What was your first interaction with permaculture?

My first contact with Permaculture would be not dissimilar to many in that it was the Global Gardener series on the ABC. I think “In Grave Danger of Falling Fruit” was a specific aha moment and though it was several years till I got my act together, I decided then to look further into this crazy new way to do living.

What’s happening at Purple Pear Farm? Paint me a picture of what it looks like around now!

Purple Pear Farm has just started out from a very trying period. Over the last couple of years we have failed to get the rains we rely on and the winters have had severe frosts that we rarely if ever get. In our normally warm temperate climate we can expect winter rains and one or two light frosts but these have failed us in recent years. Summer storms and showers in Spring and Autumn round out the water needs in a reliable year. Recent good rains have bought new life to very tired gardens, trees and pasture. Plants we were able to nurse through the big dry are now producing with great potential in Capsicum and Eggplant as well as a return in Kale and some of the greens that persist such as Rocket. We are blessed also by the “weeds” such as Fat Hen and Purslane that provide a nutritious addition to meals even in the dry times.

Our Community Supported Agriculture (CSA) has dwindled over this period with a group of subscribers who have been with us for many years supporting us through a difficult time of low to no production and now are able to once again enjoy the bounty of the Mandala Market Garden. Weed dominance in this period of regrowth has been a challenge though we are up to such a challenge with many opportunities to make biodynamic compost from the rampant biomass.

Kate Beveridge at the farm

What made you move to Maitland from Dungog? Were there any big adjustments that had to be made to your practices?

We started market gardening outside Dungog while I was supervising the Community Garden there. We were renting a beautiful garden on a property owned by Helen Graham and we found after a while that much of the food we grew was going to Maitland and most specifically the Steiner School there. We thought we could cut down food miles by growing the food on the current farm owned by Kate and run as a horse property at Anambah. The move facilitated the establishment of the Mandala Garden inspired by Linda Woodrow and her book “The Permaculture Home Garden” Going from a garden inspired by Elliot Coleman to the Mandalas was a great experience and I was keen to let the chickens do so much more of the work especially seeing as they seemed to enjoy it. It was difficult at first to get an orientation in the garden but soon we became used to the curves and the only real difficulty was finding the food on pick day for the CSA.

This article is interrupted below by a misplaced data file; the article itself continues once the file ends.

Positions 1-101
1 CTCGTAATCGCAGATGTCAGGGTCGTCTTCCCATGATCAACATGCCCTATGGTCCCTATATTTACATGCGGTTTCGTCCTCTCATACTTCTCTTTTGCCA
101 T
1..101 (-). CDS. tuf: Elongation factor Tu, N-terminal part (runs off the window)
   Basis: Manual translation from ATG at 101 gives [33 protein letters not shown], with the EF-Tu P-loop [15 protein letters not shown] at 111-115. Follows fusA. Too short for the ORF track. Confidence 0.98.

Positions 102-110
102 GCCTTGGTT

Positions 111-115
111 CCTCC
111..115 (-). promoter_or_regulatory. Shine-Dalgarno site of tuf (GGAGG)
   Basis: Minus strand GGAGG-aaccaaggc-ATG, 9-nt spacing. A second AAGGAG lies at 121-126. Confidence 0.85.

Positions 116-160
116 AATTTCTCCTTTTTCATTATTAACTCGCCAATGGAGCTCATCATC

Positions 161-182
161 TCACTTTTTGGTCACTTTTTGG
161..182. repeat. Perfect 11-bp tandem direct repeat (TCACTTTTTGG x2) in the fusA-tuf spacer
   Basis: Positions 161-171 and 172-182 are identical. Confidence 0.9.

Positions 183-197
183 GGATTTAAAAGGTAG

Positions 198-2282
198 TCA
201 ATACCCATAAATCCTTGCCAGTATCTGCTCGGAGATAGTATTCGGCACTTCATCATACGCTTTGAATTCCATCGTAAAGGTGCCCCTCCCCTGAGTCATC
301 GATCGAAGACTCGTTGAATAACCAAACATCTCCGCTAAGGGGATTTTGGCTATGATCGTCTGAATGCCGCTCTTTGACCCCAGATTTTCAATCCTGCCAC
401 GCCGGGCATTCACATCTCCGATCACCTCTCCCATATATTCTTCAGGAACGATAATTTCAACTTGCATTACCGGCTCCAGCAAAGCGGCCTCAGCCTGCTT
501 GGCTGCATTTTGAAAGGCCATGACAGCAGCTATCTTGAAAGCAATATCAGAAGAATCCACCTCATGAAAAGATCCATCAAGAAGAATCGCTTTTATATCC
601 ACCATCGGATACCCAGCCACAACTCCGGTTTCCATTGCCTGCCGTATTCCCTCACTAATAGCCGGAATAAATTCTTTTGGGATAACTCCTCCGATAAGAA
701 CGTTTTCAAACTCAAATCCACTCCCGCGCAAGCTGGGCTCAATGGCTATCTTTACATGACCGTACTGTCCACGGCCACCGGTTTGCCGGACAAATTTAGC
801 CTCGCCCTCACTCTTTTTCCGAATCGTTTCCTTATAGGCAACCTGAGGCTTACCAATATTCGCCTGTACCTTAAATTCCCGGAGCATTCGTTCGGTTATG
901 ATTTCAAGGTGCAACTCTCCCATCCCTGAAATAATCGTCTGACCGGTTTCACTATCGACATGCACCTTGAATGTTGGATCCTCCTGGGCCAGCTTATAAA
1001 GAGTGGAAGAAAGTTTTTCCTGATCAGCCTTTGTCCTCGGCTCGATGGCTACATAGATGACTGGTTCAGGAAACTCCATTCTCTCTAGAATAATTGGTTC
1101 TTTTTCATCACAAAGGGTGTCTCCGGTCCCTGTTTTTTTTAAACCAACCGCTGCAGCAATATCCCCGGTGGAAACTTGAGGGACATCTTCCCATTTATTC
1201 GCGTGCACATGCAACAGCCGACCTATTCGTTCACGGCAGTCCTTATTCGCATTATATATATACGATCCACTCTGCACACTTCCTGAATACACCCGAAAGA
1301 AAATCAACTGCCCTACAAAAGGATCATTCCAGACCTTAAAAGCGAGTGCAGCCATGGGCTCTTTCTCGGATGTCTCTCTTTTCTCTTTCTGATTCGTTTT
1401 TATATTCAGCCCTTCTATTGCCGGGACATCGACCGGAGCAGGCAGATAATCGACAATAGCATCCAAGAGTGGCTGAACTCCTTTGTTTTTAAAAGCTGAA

The interns

 

The chook dome

How has the drought affected you? What practices have you implemented to try and mitigate its effects?

The drought has been long and difficult. Feeding livestock has been such a hit on savings and keeping chickens and other vulnerable animals such as Guinea pigs alive in soaring temperatures meant huge attention to their needs. Lack of rain water has meant the cessation of production in the mandalas and gardening was confined to wicking beds. We continue to improve the water holding capacity of the soil and earthworks have seen swales and dams built to assist in holding water as high in the landscape as possible. We have also changed the types of crops we grow – such as swapping from our original “Purple King” bean for snake beans to better handle the change in weather conditions. We also include information to our subscribers on how to use some of the “weeds” we now include in the CSA shares.

Purple Pear Farm offers allotments for members of the community to grow their own food independently. What do you think of this system, is it successful?

The allotments have offered several people the opportunity to grow food in a cooperative arrangement. People working together is such a worthwhile way to share excesses and information and seeds. Several plots are taken by the Supported Employment Group MaiWel and two groups come on several days each week to grow food and take it to prepare while enjoying the open air and animal contact. Just getting hands into dirt seems to be a worthwhile activity and the benefits ensure they continue to come regularly to look after their plots.  We have another young man who comes three days a week to garden and to do other work on the farm on the NDIS. Others have used the space to grow for a small CSA combining with other urban plots and a young single mum supplements her groceries with fresh food from the allotments. The drought has been hard on these participants and many have dropped out. There are now plots available. There are such possibilities for the scheme to work brilliantly given reasonable seasons.

Purple Pear Farm offers activities for kids and school groups. Why is this important? What do you want them to get out of visiting the farm?

Our tours for school groups, TAFE student and University students as well have become an important part of what we do here on the farm. From preschool and year 1 and 2 to year 9 and 11 all gain such a great insight into curriculum items from Paddock to Plate and studies on Local Food and sustainable agriculture. Regionalism and bio regions are popular aspects of tours for the older students. More and more University Students in Social Geography and sustainability are getting involved in our tours. We are keen to work with teachers to ensure the participants get the content they are seeking in line with their studies. The birthday parties continue to be popular with kids and word of mouth works a treat too!